Hosted Shabbat Dinners: Mingling On A Friday Night

A couple weeks ago I was invited to a hosted Shabbat dinner of 35 20-somethings, of which I, like most who were there, only knew a handful of other people. Despite it being a Shabbat dinner, there were only a few isolated pockets of religious activities during the four-hour evening.

My friend who hosted the meal is Orthodox and would have prayed in a synagogue had he not chosen to organize Friday night services on his rooftop. Praying and music are meaningful to him, so he capitalized on his pre-dinner audience to share a musical Kabbalat Shabbat, the evening prayer service that welcomes Shabbat. Half the group arrived after services though, and it was clear that not everyone arriving late had prayed, or that everyone present even keeps Shabbat. The observance level of each diner though was unimportant. Whether this is related to the Chabad movement's encouragement for each Jew to connect in as much and on whatever level they're willing, or if it's a supposition of being open-minded New Yorkers, is irrelevant. It exemplifies a much broader concept.

The Jewish world is significantly focused on Jewish connections, sometimes even more than it's focused on prayers and "religion." Why this might be true is multifold.

Judaism in its nature is a social religion. Our religious leaders don't live in secluded monasteries but within the community. We value learning Torah with others over learning alone. Whole sections of prayers cannot be said in a group of fewer than 10. We see service to those in our community to be as important, if not more so than service to God. Inviting people for a large dinner to hang out and meet each other fits what it means to act Jewishly -- to connect with other Jews.

Jews spending time together provides an opportunity to do Jewish acts together (Jewish commandments, praying, service projects, etc.), engage in Jewish discourse, meet other Jews (which in turn may encourage other Jewish encounters), potentially facilitate dating Jewish, share Jewish moments, etc. It also allows the host to share something that's meaningful to him. For a practicing Jew, sharing Jewish traditions with others who can understand and appreciate them, which most often means other Jews, is very special. In this case, it was sharing musical prayers and Shabbat dinner with 35 friends and friends-of-friends.

Gather together enthusiastic committed Jews and there's an indescribable atmosphere. Especially at a Shabbat dinner, late into the night with wine and good food, an old Jewish melody might arise, complete with harmony from others' rough voices. Not only is there a feeling of spiritual connectedness, but also of kinship. Everyone is there for a common reason. They share a bond created by a long and rich common historical narrative, including a historical need to be insular and look out for each other due to a long record of persecution.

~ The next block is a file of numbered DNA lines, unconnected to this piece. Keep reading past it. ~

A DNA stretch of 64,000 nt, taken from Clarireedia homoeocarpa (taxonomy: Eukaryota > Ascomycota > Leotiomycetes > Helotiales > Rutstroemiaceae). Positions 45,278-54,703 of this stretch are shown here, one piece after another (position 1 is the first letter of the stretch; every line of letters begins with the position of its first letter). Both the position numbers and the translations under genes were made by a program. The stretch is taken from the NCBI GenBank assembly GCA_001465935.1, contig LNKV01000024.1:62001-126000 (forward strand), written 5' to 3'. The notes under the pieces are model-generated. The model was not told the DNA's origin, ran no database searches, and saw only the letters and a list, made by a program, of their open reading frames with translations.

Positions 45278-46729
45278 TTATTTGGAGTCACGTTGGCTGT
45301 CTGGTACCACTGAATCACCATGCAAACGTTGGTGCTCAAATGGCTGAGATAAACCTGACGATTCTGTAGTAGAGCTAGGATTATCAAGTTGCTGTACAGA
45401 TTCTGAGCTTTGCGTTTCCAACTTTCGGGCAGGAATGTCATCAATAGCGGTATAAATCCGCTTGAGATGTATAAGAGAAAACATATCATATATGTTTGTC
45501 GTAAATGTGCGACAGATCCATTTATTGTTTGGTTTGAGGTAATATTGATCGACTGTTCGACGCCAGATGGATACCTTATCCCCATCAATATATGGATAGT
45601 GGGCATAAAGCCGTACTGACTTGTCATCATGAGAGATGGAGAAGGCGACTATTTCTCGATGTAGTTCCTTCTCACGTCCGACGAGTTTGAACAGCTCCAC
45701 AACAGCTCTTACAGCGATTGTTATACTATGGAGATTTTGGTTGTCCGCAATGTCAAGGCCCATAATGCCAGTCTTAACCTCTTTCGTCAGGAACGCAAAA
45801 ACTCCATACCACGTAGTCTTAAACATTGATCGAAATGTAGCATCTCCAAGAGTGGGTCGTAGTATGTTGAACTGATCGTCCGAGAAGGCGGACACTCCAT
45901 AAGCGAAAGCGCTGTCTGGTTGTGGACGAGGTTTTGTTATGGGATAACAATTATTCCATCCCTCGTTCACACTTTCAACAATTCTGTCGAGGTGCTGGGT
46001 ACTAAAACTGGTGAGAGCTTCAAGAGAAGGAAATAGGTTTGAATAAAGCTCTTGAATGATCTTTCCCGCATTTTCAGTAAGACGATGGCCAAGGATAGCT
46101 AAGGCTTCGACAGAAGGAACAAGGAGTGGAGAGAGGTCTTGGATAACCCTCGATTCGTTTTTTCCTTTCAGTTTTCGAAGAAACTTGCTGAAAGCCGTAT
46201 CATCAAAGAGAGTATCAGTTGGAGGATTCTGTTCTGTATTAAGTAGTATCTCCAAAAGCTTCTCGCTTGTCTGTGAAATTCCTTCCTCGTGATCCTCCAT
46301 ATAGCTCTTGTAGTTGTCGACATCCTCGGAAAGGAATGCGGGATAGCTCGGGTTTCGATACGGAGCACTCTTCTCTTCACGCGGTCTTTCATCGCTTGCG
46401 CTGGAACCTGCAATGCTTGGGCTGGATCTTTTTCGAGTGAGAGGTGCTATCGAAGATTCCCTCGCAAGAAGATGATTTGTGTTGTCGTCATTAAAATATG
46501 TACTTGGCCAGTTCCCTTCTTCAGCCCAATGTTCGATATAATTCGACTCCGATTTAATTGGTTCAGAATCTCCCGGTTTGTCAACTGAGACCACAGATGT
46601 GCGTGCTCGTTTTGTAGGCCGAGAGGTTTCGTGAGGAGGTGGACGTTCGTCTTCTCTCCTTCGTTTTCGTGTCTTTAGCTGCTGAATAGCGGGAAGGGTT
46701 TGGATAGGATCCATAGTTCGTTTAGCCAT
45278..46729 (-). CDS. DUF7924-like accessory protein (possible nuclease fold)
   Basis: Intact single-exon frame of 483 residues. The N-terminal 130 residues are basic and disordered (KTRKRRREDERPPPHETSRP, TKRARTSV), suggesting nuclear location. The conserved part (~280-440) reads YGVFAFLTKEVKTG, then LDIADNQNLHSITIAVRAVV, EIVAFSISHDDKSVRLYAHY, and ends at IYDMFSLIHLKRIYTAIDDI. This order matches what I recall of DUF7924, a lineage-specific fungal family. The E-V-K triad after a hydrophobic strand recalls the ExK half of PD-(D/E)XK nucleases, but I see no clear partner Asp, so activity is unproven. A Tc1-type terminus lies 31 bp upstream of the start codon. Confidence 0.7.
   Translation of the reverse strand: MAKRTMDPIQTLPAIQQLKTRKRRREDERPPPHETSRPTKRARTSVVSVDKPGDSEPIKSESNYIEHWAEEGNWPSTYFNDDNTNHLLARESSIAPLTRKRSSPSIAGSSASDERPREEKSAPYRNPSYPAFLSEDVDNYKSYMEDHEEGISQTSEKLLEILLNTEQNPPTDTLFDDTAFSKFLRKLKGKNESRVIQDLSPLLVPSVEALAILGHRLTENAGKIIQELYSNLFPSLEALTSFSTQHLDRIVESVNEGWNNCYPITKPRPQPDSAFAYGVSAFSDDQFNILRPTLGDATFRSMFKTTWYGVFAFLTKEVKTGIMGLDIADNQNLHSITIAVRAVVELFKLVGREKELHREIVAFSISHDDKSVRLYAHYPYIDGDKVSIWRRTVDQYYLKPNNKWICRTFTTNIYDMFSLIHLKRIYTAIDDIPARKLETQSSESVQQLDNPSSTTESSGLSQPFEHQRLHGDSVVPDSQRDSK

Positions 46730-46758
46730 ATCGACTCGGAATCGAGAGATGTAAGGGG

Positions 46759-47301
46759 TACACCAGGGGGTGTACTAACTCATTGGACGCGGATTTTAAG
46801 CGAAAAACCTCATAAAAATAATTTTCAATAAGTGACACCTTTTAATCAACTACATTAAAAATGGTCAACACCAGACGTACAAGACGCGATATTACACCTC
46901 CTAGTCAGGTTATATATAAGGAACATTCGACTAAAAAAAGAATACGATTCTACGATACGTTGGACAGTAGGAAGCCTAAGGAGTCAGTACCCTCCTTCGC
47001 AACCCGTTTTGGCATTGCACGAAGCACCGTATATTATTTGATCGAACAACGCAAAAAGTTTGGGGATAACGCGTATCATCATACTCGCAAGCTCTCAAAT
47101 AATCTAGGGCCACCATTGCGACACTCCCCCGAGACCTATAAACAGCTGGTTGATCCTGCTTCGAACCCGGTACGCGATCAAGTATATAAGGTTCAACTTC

Connecting Jewishly holds a deeper purpose. Post-Holocaust Judaism puts a huge emphasis on Jews dating and marrying Jewish, both to maintain lineage and for preservation of identity. My generation, which grew up alongside the mushrooming of social networking, takes meeting people into our own hands. We meet people online, in bars and through friends. We have replaced traditional matchmakers with sociable friends who know lots of people, invite others to parties, host dinners and plan get-togethers where their friends can meet.

These dinners tend to be mostly young singles. For various reasons, including self-secluding, realigning of friends by both host and guests, and kids, singles tend to do dinners together and families tend to do dinners together, but mixing the two is less common. As a result, this meal was full of presumably single young Jews, many of them interested in finding a significant other.

For a religion with a long history of persecution, which 70 years ago suffered a genocide murdering one third its total population, preservation is a necessity. There are only 14 million Jews in a world of 6.9 billion. Assimilation is on the rise, and as a result many Jewish kids grow up with minimal Jewish grounding to keep them connected. It is not enough just to give to Jewish charities or attend synagogue on High Holy Days or even every day. Without meaningful connectors a person will become disenchanted and can slip away. For young people, especially in this generation of expanded social networking, the strongest connector is friends and the strongest moments tend to be from socializing. Connecting Jewishly means identifying as Jewish. Any means for young Jews to hang out and make friends in a Jewish setting, like these hosted dinners, is a significant way to keep them connected to their religion so they will stay engaged and raise the next generation to also be connected.

Thus Judaism, on many levels, is and must be about Jewish socializing. Whether this is in hopes that by associating with other Jews or that in your social interactions with other Jews you will engage in inherently Jewish discussions or actions (e.g. praying together, discussing Torah or Judaism, engaging in Jewish commandments), that these occurrences will encourage other Jewish activities, or that you will find a Jewish spouse, these fun interactions maintain interest in identifying as Jewish. And only with this connectedness will we identify and become parents who pass identification on to our children. And without identification, any religion is in peril.